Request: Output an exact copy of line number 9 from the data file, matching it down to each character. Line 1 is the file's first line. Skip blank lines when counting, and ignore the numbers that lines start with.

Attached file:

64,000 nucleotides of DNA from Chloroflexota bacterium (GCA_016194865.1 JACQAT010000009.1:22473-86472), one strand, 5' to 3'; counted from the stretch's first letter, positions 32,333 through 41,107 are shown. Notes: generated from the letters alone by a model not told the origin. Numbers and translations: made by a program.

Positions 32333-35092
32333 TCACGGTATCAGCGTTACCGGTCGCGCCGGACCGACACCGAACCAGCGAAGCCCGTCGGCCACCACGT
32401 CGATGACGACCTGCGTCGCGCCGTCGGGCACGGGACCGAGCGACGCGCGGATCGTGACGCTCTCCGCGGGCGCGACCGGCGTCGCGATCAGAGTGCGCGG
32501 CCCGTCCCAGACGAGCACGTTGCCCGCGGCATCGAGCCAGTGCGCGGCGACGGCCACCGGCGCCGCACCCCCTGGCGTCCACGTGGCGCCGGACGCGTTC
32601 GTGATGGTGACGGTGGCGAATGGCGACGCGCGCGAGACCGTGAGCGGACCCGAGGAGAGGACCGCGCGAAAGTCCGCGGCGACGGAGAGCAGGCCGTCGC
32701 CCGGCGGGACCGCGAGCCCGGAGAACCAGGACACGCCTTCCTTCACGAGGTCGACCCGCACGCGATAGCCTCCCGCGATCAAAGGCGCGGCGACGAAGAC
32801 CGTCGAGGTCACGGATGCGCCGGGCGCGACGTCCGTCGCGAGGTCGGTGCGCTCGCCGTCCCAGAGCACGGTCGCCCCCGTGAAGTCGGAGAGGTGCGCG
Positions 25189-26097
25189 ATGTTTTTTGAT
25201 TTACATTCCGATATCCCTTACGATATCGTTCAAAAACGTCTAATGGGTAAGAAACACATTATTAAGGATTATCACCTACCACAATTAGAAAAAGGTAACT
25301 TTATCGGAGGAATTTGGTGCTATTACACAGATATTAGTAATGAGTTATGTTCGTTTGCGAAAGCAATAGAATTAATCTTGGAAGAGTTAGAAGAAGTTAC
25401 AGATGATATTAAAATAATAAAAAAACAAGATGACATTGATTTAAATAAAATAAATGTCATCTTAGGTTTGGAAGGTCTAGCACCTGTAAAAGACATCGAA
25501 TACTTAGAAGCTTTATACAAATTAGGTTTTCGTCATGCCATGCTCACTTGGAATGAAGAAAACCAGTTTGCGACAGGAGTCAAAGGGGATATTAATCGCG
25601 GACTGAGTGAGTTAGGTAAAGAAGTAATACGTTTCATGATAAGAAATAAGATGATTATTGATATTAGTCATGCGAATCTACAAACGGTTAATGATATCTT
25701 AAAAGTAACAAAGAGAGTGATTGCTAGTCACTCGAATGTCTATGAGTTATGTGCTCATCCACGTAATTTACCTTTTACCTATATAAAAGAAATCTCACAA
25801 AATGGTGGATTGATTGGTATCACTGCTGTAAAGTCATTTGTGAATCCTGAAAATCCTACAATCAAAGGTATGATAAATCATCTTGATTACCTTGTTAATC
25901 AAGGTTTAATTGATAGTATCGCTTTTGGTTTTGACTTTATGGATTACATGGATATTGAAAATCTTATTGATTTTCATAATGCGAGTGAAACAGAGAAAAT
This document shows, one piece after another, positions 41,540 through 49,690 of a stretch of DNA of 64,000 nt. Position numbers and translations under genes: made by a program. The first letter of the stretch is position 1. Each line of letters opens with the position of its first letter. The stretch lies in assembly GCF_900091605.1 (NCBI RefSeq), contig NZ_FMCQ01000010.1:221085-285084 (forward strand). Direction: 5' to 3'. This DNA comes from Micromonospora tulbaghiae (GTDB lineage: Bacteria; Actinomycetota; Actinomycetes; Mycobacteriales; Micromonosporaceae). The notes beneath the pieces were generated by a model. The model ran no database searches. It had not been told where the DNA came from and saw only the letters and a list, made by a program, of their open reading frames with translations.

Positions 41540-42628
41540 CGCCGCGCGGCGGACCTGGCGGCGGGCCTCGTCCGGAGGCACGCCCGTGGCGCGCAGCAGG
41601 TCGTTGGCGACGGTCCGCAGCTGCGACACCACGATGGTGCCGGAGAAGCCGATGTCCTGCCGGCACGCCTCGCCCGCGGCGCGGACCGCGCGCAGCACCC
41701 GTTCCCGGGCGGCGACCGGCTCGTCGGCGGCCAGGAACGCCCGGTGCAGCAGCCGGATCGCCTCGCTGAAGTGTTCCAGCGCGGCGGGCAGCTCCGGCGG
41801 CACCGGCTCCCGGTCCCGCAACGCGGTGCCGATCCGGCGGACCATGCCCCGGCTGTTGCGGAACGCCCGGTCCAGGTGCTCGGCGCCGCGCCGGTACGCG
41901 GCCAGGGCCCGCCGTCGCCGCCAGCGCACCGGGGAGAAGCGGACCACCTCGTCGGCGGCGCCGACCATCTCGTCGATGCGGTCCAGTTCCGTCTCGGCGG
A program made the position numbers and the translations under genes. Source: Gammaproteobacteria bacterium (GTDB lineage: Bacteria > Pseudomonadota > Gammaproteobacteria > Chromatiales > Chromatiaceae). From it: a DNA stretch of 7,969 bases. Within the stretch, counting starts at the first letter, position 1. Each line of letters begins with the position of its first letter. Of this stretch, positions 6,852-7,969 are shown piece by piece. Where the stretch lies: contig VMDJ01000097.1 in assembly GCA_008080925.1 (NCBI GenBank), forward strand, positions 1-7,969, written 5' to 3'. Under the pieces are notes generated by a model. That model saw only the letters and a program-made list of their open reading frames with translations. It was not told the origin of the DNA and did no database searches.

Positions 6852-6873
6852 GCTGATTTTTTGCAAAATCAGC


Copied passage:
Positions 25189-26097